Turkey’s Vegan Cheese Ban Is Unconstitutional, Says Lawsuit

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Following a crackdown on the labeling of vegan cheese, Turkey has decided to ban the production and sale of dairy-free cheese entirely across the country. Now, activists are suing.

Despite Turkey’s longstanding history with a predominantly plant-based Mediterranean diet, it’s not embracing the recent surge in popularity of vegan cheese.

According to a Change.org petition, the country’s recent ban on vegan cheese follows EU restrictions on labeling nomenclature for vegan products that resemble conventional animal-based products. Specifically, Turkey’s Cheese Communique says naming nondairy products as “cheese” qualifies as both adulterations of cheese and deception.

Vegan cheese ban

The ban on labeling has been extended to an outright ban on all non-dairy cheese in Article 9/3 of the Turkish Food Codex Regulation, which states that any products giving the impression of conventional dairy-based cheese “cannot be produced using vegetable/plant-based oil or other food ingredients.”

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The country’s decision sets a dangerous new precedent, advocates of the plant-based diet say.

The Vegan Association of Turkey has filed a lawsuit against the Ministry of Agriculture and Forestry in response to the ban.

“We are determined to use all solutions to the fullest against these obscure prohibitions, which are far from being convincing for producers and consumers and have been created on some unfair grounds,” the group said in a statement. The lawsuit claims the government’s ban impinges on Constitutional rights to freedom of choice as well as a violation of consumer rights.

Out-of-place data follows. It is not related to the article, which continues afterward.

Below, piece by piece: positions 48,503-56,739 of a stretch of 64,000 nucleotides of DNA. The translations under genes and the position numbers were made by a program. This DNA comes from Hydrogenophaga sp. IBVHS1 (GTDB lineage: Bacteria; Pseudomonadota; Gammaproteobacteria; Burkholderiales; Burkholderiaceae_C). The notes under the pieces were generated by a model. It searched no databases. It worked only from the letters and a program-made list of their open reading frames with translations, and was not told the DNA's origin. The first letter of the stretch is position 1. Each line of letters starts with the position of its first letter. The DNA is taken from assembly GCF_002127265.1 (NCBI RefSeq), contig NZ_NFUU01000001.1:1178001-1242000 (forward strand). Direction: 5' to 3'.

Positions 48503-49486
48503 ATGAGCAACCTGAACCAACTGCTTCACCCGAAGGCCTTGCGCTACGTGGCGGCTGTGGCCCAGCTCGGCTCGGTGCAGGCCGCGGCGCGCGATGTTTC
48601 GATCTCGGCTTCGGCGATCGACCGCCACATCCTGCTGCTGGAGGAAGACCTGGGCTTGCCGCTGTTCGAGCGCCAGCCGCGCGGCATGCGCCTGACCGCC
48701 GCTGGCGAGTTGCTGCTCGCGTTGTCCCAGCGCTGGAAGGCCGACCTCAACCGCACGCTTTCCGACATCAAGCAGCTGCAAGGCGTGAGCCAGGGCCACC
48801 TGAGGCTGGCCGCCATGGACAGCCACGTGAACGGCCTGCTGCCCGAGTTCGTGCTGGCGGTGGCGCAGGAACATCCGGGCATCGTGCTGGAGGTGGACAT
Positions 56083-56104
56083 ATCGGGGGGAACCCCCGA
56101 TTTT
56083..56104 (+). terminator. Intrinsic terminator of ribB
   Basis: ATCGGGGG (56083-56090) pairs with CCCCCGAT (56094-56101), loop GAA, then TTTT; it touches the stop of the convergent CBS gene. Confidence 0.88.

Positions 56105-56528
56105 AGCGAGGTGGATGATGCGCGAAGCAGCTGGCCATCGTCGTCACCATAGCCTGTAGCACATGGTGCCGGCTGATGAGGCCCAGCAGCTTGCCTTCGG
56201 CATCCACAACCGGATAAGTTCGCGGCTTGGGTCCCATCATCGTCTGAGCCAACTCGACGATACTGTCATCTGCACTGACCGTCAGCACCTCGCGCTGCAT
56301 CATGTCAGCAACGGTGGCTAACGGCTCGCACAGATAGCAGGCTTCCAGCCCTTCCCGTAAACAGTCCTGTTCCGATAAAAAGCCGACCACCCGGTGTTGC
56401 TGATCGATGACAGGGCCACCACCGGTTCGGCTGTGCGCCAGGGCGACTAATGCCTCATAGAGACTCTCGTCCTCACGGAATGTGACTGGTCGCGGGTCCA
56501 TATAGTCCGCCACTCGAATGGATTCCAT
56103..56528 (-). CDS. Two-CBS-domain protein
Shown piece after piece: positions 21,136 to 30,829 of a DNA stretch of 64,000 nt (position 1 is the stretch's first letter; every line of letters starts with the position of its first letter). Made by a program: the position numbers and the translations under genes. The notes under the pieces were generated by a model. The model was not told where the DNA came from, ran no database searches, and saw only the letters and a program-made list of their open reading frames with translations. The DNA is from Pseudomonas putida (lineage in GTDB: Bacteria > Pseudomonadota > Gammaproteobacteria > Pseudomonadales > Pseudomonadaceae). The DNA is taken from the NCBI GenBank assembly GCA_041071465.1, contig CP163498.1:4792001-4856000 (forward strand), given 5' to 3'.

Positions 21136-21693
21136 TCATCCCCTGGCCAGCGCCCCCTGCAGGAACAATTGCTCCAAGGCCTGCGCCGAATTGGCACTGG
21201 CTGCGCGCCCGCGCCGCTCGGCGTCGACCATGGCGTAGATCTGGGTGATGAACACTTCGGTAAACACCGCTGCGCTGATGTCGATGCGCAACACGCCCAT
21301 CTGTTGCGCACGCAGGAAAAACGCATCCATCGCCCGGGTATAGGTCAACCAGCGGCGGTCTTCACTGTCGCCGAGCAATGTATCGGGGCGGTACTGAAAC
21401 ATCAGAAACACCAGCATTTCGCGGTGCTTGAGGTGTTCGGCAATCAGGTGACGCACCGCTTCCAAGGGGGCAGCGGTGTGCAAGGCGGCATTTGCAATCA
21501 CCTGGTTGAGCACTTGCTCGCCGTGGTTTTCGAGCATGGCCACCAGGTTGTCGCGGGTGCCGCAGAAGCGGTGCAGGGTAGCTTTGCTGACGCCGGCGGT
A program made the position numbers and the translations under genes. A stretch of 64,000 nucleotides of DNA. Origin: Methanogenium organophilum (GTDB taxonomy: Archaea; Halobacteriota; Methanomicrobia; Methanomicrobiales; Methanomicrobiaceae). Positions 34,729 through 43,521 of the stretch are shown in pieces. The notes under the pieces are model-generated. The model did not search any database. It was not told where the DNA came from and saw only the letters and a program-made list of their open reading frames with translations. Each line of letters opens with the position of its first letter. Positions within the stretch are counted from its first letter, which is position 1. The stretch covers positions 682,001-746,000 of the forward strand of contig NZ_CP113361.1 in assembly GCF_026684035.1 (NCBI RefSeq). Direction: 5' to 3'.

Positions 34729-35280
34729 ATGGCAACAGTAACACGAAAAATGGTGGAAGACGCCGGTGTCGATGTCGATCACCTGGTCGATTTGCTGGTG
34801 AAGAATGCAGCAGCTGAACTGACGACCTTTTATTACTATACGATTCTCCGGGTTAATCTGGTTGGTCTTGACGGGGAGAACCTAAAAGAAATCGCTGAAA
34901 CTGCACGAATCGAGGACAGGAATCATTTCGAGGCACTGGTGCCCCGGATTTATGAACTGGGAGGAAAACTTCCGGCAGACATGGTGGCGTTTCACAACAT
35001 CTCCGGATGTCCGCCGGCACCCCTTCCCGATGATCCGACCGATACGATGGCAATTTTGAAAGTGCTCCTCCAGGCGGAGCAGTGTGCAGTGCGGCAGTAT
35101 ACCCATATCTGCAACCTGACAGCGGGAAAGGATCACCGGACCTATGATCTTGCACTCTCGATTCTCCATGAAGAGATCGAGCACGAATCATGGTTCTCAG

Plant-based dairy

While dairy has long been a staple in Turkish diets, a growing number of consumers cannot tolerate dairy products. The lack of options has been called “dietary racism” by some activists. The petition says that’s one reason Turkish nationals should have access to alternative, nutritious plant-based products.

Consumers are also opting for vegan dairy because of its lower environmental footprint, and for ethical reasons. A recent survey found nearly half of Gen Z consumers were ashamed to order conventional dairy products in public because of their link to climate change.

“Trying to stop vegan cheese production and withdrawing vegan cheese products from the market by the recent implementation of this article constitutes a violation of both national and international law,” the Vegan Association petition reads.

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The group says the ban undermines production and trade. “In the face of this unprecedented ban, the plant-based cheese manufacturing companies that have already invested in this field of work, created production facilities and employment opportunities, stockpiled raw materials, and exported products are now being punished,” the group writes on the Change.org petition, which has received more than 5,700 signatures. It launched the petition last month.

Label legislation

The EU moved to ban dairy terminology on vegan food in 2017. But in 2020, it rejected efforts to ban similar terminology on plant-based meat options.

But countries are setting their own regulations on labeling.

Turkey’s restriction on vegan cheese follows the recent labeling ban in France that applies to animal product names being used on vegan foods such as steak, bacon, and sausage. Belgium is poised to pass similar legislation.


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